There is a great debate in the packaging technology industry around the core driver of automated labeling equipment. Which is a superior labeling power source — pneumatic air or electric? Pneumatic labeling systems are built around timing-based commands that drive label movements based on the reliability of the pneumatic air supply, while all-electric labeling systems are built around real time data-based commands that allow for total control of the labeling process.
The difference between the two approaches is night and day — like the difference between VHS and high-resolution digital streaming technology. The more that manufacturers understand the advantages of all-electric labeling, the more pneumatic systems will go the way of VHS tapes and rotary phones.
Every labeling system, regardless of core technology, can incorporate sensors for feedback. Recall the times you have seen a product strike a pneumatic labeler’s actuator arm while moving down the packaging line. This happens all too often with pneumatic labelers because the control of the label feed and actuator arm is not reacting to real-time feedback from sensors, it is following pre-programmed timing commands and relying on the programmed settings for the pneumatic air supply (regardless of the actual pressure in real-time).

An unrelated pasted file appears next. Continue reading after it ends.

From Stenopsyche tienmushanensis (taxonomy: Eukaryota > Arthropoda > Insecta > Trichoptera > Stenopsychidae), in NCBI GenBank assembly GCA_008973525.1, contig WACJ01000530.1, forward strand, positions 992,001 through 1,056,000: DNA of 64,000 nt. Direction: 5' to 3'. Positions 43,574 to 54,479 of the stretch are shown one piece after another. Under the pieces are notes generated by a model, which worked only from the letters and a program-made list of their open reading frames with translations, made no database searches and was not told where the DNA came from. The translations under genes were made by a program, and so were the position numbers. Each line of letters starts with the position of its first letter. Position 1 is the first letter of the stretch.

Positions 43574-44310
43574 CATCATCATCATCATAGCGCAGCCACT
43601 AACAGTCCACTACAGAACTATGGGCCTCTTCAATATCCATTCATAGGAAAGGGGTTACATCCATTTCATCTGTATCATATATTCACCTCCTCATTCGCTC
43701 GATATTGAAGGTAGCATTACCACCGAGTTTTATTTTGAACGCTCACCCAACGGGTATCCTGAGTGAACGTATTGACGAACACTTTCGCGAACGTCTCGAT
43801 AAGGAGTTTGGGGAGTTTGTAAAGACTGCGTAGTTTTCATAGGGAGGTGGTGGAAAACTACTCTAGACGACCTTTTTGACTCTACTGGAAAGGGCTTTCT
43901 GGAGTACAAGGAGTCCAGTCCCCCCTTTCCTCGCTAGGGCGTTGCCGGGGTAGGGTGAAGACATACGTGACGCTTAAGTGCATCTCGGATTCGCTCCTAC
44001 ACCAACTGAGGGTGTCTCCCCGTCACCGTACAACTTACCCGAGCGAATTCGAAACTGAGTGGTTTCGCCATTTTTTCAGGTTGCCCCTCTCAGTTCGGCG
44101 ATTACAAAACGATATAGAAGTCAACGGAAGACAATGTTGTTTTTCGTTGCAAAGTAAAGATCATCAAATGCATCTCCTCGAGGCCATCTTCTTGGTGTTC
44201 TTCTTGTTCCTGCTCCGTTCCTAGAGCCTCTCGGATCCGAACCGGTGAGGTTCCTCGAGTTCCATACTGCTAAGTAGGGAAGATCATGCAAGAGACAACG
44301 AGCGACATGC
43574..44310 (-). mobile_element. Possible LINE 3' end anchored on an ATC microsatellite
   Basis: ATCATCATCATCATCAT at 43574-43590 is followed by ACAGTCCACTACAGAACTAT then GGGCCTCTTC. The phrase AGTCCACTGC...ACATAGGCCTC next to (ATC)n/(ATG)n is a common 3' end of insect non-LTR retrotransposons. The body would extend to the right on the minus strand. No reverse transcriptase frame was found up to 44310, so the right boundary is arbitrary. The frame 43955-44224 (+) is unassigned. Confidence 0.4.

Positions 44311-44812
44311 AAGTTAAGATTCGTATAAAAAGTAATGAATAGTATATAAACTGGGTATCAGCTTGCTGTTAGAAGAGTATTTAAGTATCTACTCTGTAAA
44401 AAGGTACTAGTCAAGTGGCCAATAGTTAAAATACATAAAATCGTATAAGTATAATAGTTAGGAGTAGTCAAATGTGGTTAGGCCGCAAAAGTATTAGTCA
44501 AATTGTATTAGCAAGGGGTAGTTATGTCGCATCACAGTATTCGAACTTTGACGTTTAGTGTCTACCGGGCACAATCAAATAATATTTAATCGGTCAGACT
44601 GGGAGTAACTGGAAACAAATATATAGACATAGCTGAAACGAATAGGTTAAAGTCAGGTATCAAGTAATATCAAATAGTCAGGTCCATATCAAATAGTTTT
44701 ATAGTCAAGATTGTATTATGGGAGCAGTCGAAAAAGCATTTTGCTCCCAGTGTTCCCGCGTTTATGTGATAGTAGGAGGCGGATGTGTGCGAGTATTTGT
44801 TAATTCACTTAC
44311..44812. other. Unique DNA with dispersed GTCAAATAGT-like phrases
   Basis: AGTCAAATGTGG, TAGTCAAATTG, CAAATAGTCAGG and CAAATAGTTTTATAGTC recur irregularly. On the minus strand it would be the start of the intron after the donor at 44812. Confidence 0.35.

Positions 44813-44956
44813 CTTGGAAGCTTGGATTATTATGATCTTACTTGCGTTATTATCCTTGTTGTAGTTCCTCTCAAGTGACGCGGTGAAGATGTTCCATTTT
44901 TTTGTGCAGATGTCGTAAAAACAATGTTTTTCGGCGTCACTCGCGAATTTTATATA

Free from the timing control constraints found in pneumatic air powered machines, Diagraph’s all-electric labeling systems can interpret feedback from smart sensors in real-time to allow for total control of the label throughout transit. Combining strategically placed sensors with brushless DC servomotors allows Diagraph’s labeling systems to operate with extreme precision, guaranteeing one-to-one label-to-product matching time after time. The all-electric, servo-driven actuator maintains speed consistency, while “smart” sensors confirm that a label is present for application and even provide the ability to control impact on the product being labeled. The system doesn’t have to rely on inconsistent air pressure to manage this process.
Another advantage of the all-electric method over the pneumatic air method centers around the tamp pad. Pneumatic driven label applicators utilize venturi vacuum technology to control the transit of the label from the tamp pad to the product. Nearly the entire surface of a pneumatic machine’s tamp pad needs to be covered by the label to maintain proper suction. Unlike pneumatic machines, Diagraph’s all-electric label applicators utilize an electric fan to create vacuum, allowing Diagraph labelers to accommodate multiple label sizes utilizing a single tamp pad. This saves time during label size changeovers as well as money.
With more than 120 years in the marking and coding industry, Diagraph has a rich history of providing highly durable and reliable labeling and inkjet solutions. Diagraph was the first to offer all-electric labeling solutions to handle all modes of label application including tamp, swing and tamp-blow. The result is a robust lineup of automated labeling solutions that offer benefits only found in all-electric systems that don’t compromise on labels sizes or performance.